As a storyteller, Jacobs is perhaps better remembered for a handful of brief tales of the supernatural than for his popular nautical-themed works. The most famous of these, The Monkey’s Paw, originally appeared as part of the 1902 short story collection The Lady of the Barge. It is an economically written story about a shriveled talisman, a monkey’s paw that brings grief and horror in the wake of all too literal wish granting. The story has been adapted for other media repeatedly, starting with a one-act play performed at London’s Haymarket Theatre in 1903. There have been multiple film adaptations of the story in the modern era; some of us are familiar with its appearance in an episode of the popular animated series, The Simpsons.
Another macabre gem, The Toll-House, was published as part of the collection Sailor’s Knots in 1909. It economically tells the story of a group of men who spend the night in a famously haunted house on a dare (a noticeably similar narrative concept was put to use in the much earlier play The Ghost of Jerry Bundler, which had launched Jacobs’ parallel career as a dramatist back in 1899 when it was produced at the St. James Theatre in London). Innovative at the time of writing, these spare ghost stories are now familiar classics of the supernatural genre.
Though prolific in his younger years, Jacobs’ productivity dropped dramatically after the start of World War 1. Yet even in self-imposed semi-retirement Jacobs was still recognized as a leading humorist, ranked alongside such writers as P. G. Wodehouse and George Birmingham. He enjoyed continuing influence and elevated status among his fellow writers as evidenced by these comments attributed to his colleague Henry James:
“Mr. Jacobs, I envy you. You are popular! Your admirable work is appreciated by a wide circle of readers; it has achieved popularity. Mine never goes into a second edition.”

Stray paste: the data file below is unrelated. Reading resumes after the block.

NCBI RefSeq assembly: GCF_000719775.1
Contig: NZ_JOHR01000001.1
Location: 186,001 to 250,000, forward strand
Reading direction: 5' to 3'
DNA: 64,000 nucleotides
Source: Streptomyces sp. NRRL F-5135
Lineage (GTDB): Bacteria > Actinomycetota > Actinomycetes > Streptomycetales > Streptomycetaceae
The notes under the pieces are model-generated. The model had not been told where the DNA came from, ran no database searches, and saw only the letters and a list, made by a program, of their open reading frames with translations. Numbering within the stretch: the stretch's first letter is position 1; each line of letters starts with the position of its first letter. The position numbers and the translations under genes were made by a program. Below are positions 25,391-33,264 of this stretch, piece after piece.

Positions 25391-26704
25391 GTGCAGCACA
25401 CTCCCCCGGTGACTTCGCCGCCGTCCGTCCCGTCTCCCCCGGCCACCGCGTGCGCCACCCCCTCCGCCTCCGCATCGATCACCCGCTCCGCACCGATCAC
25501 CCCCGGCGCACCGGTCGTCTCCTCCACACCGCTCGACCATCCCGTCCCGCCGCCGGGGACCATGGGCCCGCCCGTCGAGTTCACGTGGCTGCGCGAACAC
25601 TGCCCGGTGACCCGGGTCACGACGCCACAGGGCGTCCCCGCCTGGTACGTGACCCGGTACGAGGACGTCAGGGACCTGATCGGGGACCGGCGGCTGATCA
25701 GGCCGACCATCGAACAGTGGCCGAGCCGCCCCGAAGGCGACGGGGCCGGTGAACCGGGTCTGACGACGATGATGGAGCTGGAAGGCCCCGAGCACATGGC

James’ literary fortunes would, of course, change, but his back-handedly complimentary admiration is evidence of Jacobs’ reputation as a writer and humourist.
Though Jacobs would create little in the way of new work after 1911, he was still writing. In these later years, seemingly burnt out creatively, Jacobs concentrated more on writing dramatizations and adaptations of his existing stories, including Beauty and the Barge (a film version starring Margaret Rutherford was also released in 1937) and In the Dark (a one act play that is often bundled with The Monkey’s Paw adaptation).
Though admired by loyal readers throughout his lifetime, Jacobs has been almost completely forgotten since. Critics are at a loss to name a single reason why -- Jacobs is universally considered to be a fine and imaginative literary craftsman. But, as critic John Wain suggested in a 1960 essay, perhaps Jacobs’ humour may have been too gentle to persist into the cruel and sarcastic modern era, his dry pokes at proletariat hardship no longer suiting the times. Nonetheless, Jacobs’ legacy remains solid: he continued Dickens’ (a writer with whom he is also often compared) tradition for sharing working class stories in authentic vernacular. And polished narratives such as The Monkey’s Paw set a standard for the clever use of horror in fiction and popular culture that endures to this day.
Jacobs died in a North London nursing home on September 1, 1943 a week prior to his 80th birthday.